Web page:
as a percent of beginning-of-year net capital assets. In our example, for 2008 this would be

Amortization (2008 )$206 million; net capital assets

at end of 2007: $1,127 million

WEB CHAPTER 19 Analysis of Financial Statements 33

This implies a 18.30% (206/1,127), which is clearly higher than the 5% on buildings. Obvi-
ously, Shoppers has many assets being amortized over shorter lives. For these calculations
related to leases on buildings, we assume the 20-year life as follows:

Estimate of Implied
Estimate of PV of Lease Amortization
Year Obligation ($ billion) Expense of Lease* ($ million)

2008 2.21 111

2007 1.91 96
2006 1.57 79
2005 1.29 65
*Assumes straight-line amortization over a 20-year life.

These implied amortization charges should be included in ratios that include amortiza-
tion expenses.

19.6.3 Proportion of Debt (Balance Sheet) Ratios

The proportion of debt ratios indicate what proportion of the firm’s capital is derived from
debt compared to other sources of capital, such as preferred stock, common stock, and
retained earnings. A higher proportion of debt compared to equity makes earnings more
volatile (i.e., more financial leverage) and increases the probability that a firm could default
on the debt. Therefore, higher proportion of debt ratios indicate greater financial risk. The
following are the most common debt ratios used to measure financial risk.
Debt–Equity Ratio The debt–equity ratio is

Total Long - Term Debt

19.23 Debt–Equity Ratio ⴝ
Total Equity

The debt figure includes all long-term fixed obligations, including subordinated convertible
bonds. The equity typically is the book value of equity and includes preferred stock, common
stock, and retained earnings. Some analysts prefer to exclude preferred stock and consider only
common equity.Total equity is preferable if some of the firms being analyzed have preferred stock.
Notably, debt ratios can be computed with and without future taxes. Most balance sheets
include an accumulated future tax figure.There is some controversy regarding whether these
future taxes should be treated as a liability or as part of permanent capital. Some argue that if
the future tax has accumulated because of the difference in capital cost allowance and straight-
line amortization, this liability may never be paid. That is, as long as the firm continues to
grow and add new assets, this total future tax account continues to grow. Alternatively, if the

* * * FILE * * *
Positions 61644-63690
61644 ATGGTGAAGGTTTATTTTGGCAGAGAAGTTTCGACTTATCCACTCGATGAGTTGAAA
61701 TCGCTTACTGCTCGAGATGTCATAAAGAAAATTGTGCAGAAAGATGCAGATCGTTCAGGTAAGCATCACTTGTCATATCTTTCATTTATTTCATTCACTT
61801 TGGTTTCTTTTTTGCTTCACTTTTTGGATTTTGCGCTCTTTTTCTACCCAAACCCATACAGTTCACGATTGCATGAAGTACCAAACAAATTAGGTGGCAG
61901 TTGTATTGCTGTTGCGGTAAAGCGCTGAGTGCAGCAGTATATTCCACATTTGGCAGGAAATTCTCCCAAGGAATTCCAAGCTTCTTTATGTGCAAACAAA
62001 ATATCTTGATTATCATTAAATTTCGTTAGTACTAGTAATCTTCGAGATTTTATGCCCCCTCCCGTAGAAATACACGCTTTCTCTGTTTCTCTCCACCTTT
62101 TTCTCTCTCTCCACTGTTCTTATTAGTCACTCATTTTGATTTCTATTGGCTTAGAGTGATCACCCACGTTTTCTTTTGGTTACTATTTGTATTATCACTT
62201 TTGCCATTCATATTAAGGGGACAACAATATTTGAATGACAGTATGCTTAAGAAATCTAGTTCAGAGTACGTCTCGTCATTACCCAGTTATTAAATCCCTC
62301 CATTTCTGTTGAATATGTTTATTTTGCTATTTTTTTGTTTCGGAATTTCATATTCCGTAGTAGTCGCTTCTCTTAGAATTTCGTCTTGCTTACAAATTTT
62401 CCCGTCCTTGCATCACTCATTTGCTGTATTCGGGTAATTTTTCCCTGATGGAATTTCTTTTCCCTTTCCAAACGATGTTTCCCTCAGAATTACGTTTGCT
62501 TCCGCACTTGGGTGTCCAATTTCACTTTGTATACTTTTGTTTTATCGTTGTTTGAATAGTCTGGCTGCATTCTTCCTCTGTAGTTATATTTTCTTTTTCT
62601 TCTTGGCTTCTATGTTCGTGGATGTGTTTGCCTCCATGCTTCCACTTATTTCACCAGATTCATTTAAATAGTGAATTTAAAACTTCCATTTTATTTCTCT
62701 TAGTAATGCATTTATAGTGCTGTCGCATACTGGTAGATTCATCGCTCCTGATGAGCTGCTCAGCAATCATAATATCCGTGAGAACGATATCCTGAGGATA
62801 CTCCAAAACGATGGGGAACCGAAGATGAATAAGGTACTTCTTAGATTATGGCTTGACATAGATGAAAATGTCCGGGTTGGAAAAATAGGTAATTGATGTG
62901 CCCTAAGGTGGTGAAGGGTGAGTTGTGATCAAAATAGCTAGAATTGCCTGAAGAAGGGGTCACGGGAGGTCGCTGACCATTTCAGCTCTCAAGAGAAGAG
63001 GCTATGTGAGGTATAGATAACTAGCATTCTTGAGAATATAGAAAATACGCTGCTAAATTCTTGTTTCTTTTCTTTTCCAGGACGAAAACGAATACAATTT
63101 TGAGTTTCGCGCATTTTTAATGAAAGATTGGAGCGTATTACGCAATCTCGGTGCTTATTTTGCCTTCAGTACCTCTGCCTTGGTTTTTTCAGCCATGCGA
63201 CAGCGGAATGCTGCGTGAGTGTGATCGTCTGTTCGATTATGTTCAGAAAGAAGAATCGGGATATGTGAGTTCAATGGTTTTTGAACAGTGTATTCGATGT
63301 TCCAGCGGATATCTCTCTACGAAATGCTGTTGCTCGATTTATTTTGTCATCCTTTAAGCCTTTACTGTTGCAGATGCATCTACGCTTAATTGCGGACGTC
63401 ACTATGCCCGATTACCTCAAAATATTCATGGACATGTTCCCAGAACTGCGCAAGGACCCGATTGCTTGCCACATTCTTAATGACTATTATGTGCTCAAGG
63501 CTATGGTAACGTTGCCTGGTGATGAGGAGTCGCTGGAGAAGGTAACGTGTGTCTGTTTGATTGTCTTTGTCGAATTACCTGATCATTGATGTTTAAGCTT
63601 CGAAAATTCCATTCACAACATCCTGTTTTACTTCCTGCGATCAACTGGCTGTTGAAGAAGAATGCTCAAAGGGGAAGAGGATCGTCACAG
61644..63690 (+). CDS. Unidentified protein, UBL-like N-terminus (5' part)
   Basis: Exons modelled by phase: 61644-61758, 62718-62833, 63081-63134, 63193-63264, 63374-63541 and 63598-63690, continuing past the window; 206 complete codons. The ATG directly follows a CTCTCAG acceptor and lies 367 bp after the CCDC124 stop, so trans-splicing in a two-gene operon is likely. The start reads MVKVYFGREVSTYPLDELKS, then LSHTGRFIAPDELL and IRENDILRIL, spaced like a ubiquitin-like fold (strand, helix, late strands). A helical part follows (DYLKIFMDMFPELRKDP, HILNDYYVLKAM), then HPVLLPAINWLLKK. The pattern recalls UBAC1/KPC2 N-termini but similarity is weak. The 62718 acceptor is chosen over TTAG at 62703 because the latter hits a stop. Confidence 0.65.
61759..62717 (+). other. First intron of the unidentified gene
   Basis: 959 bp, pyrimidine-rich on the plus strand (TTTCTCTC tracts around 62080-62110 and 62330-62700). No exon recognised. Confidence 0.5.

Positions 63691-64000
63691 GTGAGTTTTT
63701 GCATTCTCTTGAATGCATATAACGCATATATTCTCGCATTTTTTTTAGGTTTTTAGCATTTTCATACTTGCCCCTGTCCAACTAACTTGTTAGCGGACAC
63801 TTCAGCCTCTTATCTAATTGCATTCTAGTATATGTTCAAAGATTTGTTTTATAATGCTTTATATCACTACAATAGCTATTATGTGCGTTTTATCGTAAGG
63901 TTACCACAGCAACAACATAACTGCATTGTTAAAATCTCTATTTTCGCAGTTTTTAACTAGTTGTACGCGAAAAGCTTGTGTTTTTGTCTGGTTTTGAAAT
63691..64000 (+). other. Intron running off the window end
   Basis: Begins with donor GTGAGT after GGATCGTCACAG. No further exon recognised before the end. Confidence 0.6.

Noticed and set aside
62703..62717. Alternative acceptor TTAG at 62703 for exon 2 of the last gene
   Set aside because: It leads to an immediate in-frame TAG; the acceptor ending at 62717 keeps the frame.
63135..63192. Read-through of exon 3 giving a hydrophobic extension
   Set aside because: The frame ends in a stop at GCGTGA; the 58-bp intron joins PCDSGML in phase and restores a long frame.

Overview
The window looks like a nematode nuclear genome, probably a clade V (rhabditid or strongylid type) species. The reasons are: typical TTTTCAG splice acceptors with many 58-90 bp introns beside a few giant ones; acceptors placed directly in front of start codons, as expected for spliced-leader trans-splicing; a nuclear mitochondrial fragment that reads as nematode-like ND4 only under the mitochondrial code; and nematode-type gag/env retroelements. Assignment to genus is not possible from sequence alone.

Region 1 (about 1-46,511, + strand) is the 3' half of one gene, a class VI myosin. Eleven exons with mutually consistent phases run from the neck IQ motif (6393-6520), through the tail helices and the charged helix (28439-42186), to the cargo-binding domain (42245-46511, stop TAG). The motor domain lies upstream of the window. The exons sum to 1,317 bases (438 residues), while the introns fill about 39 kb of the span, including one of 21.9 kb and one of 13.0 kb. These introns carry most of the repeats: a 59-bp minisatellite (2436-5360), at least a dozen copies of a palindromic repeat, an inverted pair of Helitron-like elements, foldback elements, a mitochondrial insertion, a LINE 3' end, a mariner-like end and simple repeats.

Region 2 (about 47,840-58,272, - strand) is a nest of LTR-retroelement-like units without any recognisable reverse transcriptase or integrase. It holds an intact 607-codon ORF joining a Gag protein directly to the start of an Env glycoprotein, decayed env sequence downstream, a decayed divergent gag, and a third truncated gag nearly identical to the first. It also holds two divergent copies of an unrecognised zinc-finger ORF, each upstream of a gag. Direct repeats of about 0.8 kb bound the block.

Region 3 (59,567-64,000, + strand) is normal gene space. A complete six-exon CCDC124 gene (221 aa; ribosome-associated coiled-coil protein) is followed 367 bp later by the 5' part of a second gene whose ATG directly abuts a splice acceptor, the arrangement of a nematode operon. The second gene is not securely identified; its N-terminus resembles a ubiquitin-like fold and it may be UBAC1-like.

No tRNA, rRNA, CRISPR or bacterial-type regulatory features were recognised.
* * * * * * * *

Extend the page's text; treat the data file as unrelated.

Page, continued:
future tax account is caused by differences in the recognition of income on long-term con-
tracts, there will be a reversal and this liability must eventually be paid.To resolve this ques-
tion, the analyst must determine the reason for the future tax account and examine its
long-term trend. Shoppers’ future tax account is because of a amortization difference and it
has typically grown over time.
A second consideration when computing debt ratios is the existence of operating leases.
As noted, given a firm like Shoppers with extensive leased facilities, it is necessary to include
an estimate of the present value of the lease payments as long-term debt.

34 PART 7 Valuation Principles and Practices

To show the effect of these two significant items on the financial risk of Shoppers, we
define the ratios to include both of these factors, but they will be broken out to identify the
effect of each of the components of total debt.Thus, the debt–equity ratio is

Total Long - Term Debt

19.24 Debt– Equity Ratio ⴝ
Total Equity
Non - current Liabilities ⴙ Future Taxes ⴙ PV of Lease Obligations

Total Equity

For Shoppers, the debt–equity ratios were

647 ⴙ 303 ⴙ 47 ⴙ 2,210

2008: ⴝ 92.71%
245 ⴙ 30 ⴙ 1,910
2007: ⴝ 71.03%
300 ⴙ 189 ⴙ 21 ⴙ 1,570
2006: ⴝ 76.40%

These ratios demonstrate the significant impact of including the present value of the lease
payments as part of long-term debt—for example, the debt–equity ratio for 2008 went from
roughly 29% without lease obligations to over 92% when capitalized leases are included.
Long-Term Debt-Total Capital Ratio The long-term debt-total capital ratio indicates the pro-
portion of long-term capital derived from long-term debt. It is computed as

Total Long - Term Debt

19.25 Long - Term Debt–Total Capital Ratio ⴝ
Total Long - Term Capital